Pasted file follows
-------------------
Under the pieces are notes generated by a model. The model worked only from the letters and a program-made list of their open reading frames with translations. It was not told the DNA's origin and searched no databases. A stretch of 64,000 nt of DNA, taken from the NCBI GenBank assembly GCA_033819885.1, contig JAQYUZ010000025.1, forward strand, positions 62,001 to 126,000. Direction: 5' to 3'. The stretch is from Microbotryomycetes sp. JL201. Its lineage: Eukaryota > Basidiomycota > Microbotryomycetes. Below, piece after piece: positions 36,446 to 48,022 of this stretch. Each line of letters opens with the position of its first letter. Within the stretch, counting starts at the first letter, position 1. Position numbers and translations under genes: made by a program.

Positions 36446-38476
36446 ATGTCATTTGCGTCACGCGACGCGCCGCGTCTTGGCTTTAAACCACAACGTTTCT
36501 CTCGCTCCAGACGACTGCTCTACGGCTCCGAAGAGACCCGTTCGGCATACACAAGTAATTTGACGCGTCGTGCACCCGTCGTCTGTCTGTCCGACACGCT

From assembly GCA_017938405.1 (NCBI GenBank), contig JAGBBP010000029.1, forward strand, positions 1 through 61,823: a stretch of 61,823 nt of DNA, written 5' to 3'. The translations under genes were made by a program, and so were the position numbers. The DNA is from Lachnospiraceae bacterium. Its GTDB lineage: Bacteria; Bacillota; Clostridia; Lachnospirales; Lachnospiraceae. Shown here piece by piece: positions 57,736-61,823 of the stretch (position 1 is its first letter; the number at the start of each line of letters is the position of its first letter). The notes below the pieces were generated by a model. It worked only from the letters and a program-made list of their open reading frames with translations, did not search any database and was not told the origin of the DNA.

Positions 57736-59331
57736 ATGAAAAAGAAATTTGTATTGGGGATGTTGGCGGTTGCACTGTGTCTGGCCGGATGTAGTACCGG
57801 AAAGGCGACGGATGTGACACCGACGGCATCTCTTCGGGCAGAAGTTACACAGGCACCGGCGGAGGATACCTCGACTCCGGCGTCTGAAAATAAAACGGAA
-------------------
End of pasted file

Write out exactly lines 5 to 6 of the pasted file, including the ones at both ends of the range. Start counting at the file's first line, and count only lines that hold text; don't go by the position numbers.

From assembly GCA_017938405.1 (NCBI GenBank), contig JAGBBP010000029.1, forward strand, positions 1 through 61,823: a stretch of 61,823 nt of DNA, written 5' to 3'. The translations under genes were made by a program, and so were the position numbers. The DNA is from Lachnospiraceae bacterium. Its GTDB lineage: Bacteria; Bacillota; Clostridia; Lachnospirales; Lachnospiraceae. Shown here piece by piece: positions 57,736-61,823 of the stretch (position 1 is its first letter; the number at the start of each line of letters is the position of its first letter). The notes below the pieces were generated by a model. It worked only from the letters and a program-made list of their open reading frames with translations, did not search any database and was not told the origin of the DNA.

Positions 57736-59331